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Attorney General to review city parking changes

The Attorney General is to review a controversial plan by the cash-strapped Corporation of Hamilton to introduce “aggressive” car clamping and pay-and-display parking tariffs on all roads in the city.

The scheme, which will be phased in from next month and will also mean more traffic wardens on the streets of the capital, was announced on Sunday and is aimed at increasing revenue for the municipality.

But a question mark now hangs over whether it will be implemented after Home Affairs Minister Michael Fahy met with Mayor Graeme Outerbridge on Tuesday to discuss the changes.

A statement issued by the Ministry of Home Affairs last night said Senator Fahy sat down with Mr Outerbridge and Corporation chief operating officer and secretary Ed Benevides “to discuss the Government's concerns with the proposed Hamilton Traffic and Parking Ordinance 2013”.

The statement continued: “It has been agreed that Corporation representatives will meet in short order with the Attorney General's representatives to examine the ordinance prior to it becoming effective. The public shall be updated in due course.”

Bermuda Chamber of Commerce said it would keep a close eye on the scheme to see how it affected business in the city.

And the Opposition called on the Corporation to hold off on the changes for a year, claiming they could impact shopping and “usher in another round of redundancies in the already shrinking retail sector”.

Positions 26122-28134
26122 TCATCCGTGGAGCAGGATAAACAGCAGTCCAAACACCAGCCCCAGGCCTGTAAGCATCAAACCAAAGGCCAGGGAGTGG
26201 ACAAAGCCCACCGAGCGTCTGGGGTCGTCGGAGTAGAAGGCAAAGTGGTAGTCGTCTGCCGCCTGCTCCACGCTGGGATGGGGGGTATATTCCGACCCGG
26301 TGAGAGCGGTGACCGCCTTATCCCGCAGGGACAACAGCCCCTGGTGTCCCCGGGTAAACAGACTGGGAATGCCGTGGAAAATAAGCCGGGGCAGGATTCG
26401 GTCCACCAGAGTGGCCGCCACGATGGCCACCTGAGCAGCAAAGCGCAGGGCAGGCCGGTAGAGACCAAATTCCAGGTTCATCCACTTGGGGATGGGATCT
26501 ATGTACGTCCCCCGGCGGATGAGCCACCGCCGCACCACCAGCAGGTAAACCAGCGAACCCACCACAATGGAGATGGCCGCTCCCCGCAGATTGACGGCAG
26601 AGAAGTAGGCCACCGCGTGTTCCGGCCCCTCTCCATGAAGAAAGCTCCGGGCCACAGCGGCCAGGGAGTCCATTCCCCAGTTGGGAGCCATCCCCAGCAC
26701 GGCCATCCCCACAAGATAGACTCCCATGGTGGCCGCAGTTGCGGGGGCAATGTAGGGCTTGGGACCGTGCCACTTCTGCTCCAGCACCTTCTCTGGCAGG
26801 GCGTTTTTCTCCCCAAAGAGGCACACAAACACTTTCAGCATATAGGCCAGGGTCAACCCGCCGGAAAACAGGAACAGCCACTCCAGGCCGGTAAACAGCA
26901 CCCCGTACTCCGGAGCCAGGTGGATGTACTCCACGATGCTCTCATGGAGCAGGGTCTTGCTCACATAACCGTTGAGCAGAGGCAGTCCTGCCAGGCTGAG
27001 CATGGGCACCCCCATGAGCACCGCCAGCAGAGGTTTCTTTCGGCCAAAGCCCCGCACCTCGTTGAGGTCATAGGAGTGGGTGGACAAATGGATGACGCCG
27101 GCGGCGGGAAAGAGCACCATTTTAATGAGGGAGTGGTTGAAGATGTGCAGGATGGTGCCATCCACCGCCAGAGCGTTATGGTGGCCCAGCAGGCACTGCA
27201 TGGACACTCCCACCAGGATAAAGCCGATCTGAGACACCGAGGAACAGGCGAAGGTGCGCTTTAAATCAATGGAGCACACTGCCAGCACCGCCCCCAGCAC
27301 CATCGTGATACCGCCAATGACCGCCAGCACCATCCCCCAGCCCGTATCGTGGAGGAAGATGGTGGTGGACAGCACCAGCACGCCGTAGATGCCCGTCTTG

Senator Renee Ming said: “The PLP joins with the Chamber of Commerce in questioning the Corporation of Hamilton's changes to parking in the city. We share their view that this move will create yet another obstacle to encouraging consumers to support local businesses in Hamilton.

“This move is likely to further erode consumption and negatively impact retail sales, all of which could usher in another round of redundancies in the already shrinking retail sector. In this economy, it simply isn't worth the risk.”

The Progressive Labour Party senator said the average Bermudian was already being asked to sacrifice enough through pay freezes, pay cuts and job losses.

“An additional burden is not needed at this time,” she said, adding that the Corporation of Hamilton was soon to benefit from the ability to collect wharfage fees again “and with it an influx of revenue”.

Sen Ming added: “We call on the Mayor and his team to reconsider parking changes for one year to assess if this new revenue will meet their financial needs. We also believe that an assessment of the existing quantity of residential, paid and commercial parking is needed to determine what, if any, changes are needed to reflect 2013 Bermuda and beyond.

“We ask that the Corporation join with us and other stakeholders in trying to preserve and grow jobs in this vital sector of our community.”

A Chamber spokeswoman said: “Like members east and west, our city members have yet to see any upswing in the economy and they are all extremely cost conscious.